OPEC officials are considering estimates that demand for the group's crude oil in 2012 could average 1 million barrels per day (bpd) less than their current output, suggesting it may start to look at trimming supply.
The board of governors of the Organization of the Petroleum Exporting Countries is meeting in Vienna this week, in preparation for the gathering of its oil ministers on Dec. 14 that will decide output policy.
OPEC ministers failed to reach agreement at their last meeting six months ago as Iran successfully opposed a move led by top exporter Saudi Arabia to raise OPEC quotas to meet a shortfall in supplies from Libya. Saudi Arabia and its Gulf Arab OPEC allies raised production anyway.
The 12 OPEC members are producing 29.9 million bpd, around the same as the forecast demand for their crude in 2012 and 2011, according to the most recent monthly report from OPEC's headquarters issued on Nov. 9.
But a delegate from a core OPEC country said on Thursday demand for OPEC crude may average 29 million bpd in 2012.
"Our estimates are lower than OPEC's numbers," the delegate said, declining to be identified by name.
Since OPEC's last meeting, Libya's production has started to recover and global demand forecasts have been revised lower due to a weaker economic outlook. Oil prices, while still above $100 a barre;, have fallen 14 percent from their 2011 peak of $127 reached in April.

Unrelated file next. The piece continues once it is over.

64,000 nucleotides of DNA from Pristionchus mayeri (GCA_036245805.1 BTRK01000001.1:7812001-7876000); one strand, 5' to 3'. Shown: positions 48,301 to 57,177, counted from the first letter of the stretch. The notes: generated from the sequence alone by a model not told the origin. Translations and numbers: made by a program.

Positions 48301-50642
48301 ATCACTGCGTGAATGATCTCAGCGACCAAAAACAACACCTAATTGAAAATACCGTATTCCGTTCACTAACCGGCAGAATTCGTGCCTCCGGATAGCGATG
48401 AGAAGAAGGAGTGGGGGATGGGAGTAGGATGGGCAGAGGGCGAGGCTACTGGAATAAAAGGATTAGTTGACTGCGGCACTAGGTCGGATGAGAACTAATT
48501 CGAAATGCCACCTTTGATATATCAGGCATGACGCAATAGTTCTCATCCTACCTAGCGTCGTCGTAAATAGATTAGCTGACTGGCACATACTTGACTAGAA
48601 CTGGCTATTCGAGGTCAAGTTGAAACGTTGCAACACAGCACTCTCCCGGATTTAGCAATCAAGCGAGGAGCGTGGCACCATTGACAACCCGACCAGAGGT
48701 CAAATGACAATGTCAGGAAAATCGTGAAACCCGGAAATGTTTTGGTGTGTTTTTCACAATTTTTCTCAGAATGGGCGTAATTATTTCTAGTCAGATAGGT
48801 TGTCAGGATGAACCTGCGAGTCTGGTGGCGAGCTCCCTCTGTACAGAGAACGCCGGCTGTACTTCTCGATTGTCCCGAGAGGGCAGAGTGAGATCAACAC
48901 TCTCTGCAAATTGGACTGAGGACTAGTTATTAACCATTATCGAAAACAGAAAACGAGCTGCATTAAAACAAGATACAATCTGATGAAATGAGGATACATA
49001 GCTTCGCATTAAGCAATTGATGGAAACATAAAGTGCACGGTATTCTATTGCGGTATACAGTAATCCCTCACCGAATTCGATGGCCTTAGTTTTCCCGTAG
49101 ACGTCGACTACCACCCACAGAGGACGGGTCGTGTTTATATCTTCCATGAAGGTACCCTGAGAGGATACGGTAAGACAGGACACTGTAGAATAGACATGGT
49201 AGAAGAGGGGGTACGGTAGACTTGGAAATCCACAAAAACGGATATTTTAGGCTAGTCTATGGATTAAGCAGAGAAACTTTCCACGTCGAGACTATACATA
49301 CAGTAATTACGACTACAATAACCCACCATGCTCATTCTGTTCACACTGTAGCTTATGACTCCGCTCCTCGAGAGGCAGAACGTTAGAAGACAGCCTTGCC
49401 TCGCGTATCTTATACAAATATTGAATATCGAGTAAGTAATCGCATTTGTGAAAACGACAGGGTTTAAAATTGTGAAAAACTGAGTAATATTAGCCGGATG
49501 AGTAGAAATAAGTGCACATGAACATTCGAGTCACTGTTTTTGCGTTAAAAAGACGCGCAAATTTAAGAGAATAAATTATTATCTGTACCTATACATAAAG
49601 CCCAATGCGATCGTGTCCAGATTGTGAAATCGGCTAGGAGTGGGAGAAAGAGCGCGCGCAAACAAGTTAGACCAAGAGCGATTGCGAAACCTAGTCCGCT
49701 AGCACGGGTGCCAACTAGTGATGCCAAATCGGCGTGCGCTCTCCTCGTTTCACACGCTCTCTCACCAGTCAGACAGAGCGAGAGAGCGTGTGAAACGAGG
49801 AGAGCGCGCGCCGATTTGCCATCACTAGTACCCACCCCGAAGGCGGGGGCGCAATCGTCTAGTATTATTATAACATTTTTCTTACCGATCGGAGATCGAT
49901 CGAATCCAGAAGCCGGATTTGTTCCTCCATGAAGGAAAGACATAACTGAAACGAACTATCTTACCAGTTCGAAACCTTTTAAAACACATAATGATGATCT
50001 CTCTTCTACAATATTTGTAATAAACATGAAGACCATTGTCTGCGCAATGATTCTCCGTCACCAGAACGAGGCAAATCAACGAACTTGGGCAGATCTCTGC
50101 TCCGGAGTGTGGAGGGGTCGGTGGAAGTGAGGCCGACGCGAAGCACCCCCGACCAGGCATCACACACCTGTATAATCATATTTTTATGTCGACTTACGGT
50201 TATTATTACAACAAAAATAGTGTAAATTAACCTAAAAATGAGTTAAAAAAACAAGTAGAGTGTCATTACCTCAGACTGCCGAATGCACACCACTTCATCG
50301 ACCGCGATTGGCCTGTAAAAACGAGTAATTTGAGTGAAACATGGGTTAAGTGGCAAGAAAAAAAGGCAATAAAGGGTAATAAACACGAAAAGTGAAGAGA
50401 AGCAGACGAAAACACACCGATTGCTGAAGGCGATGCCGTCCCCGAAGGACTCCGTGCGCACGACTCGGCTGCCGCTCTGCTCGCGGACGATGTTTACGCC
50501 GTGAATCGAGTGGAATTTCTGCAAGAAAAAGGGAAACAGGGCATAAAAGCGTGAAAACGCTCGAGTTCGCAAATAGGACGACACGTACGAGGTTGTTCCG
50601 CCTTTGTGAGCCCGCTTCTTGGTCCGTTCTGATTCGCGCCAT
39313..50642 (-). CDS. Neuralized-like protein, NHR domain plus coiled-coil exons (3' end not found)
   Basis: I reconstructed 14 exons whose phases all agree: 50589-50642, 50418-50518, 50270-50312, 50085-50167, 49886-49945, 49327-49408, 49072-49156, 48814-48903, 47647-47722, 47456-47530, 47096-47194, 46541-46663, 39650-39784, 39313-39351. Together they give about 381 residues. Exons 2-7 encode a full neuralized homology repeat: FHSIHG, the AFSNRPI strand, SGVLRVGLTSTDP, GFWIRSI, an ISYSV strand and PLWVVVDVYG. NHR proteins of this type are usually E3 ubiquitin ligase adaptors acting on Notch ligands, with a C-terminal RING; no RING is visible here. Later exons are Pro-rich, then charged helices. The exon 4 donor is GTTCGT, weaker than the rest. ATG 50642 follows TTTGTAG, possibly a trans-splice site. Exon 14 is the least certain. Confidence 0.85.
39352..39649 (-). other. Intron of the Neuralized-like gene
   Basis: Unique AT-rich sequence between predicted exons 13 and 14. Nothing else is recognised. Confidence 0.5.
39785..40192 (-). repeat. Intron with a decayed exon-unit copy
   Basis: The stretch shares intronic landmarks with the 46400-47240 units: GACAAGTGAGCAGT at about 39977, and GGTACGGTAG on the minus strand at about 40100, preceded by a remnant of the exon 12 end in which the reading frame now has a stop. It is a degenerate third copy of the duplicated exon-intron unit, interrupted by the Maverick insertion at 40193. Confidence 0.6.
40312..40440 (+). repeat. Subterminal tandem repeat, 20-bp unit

Should the 12 OPEC members find consensus around a lower demand figure of 29 million bpd, that could lead to a compromise between the positions of moderate Arab Gulf members and price hawks such as Iran.
On Friday, Iran called on the Gulf Arab producers to reduce output back to pre-Libya crisis volumes, while a Gulf OPEC delegate said in response the market was still in need of the extra supply as Libyan output was not back to pre-war levels.
A second OPEC delegate said on Thursday Iran was unlikely to agree to a decision in December which kept OPEC output at 30 million bpd.
"Iran will not agree to a rollover because there is no need for the extra supply in the market and it might put pressure on prices," the delegate said.
Should all in OPEC agree on a lower estimate of the demand for OPEC crude, the prospect could increase of the group adopting a new output ceiling closer to its actual output.
OPEC set a target in December 2008 for 11 members,all except Iraq, to produce no more than 24.84 million bpd. With output more than 2 million bpd above that level, OPEC officials have said the target is obsolete.
The group's headquarters is scheduled to publish one more monthly report on Dec. 13 -- the day before its ministers meet -- which could further revise demand forecasts. (Editing by William Hardy)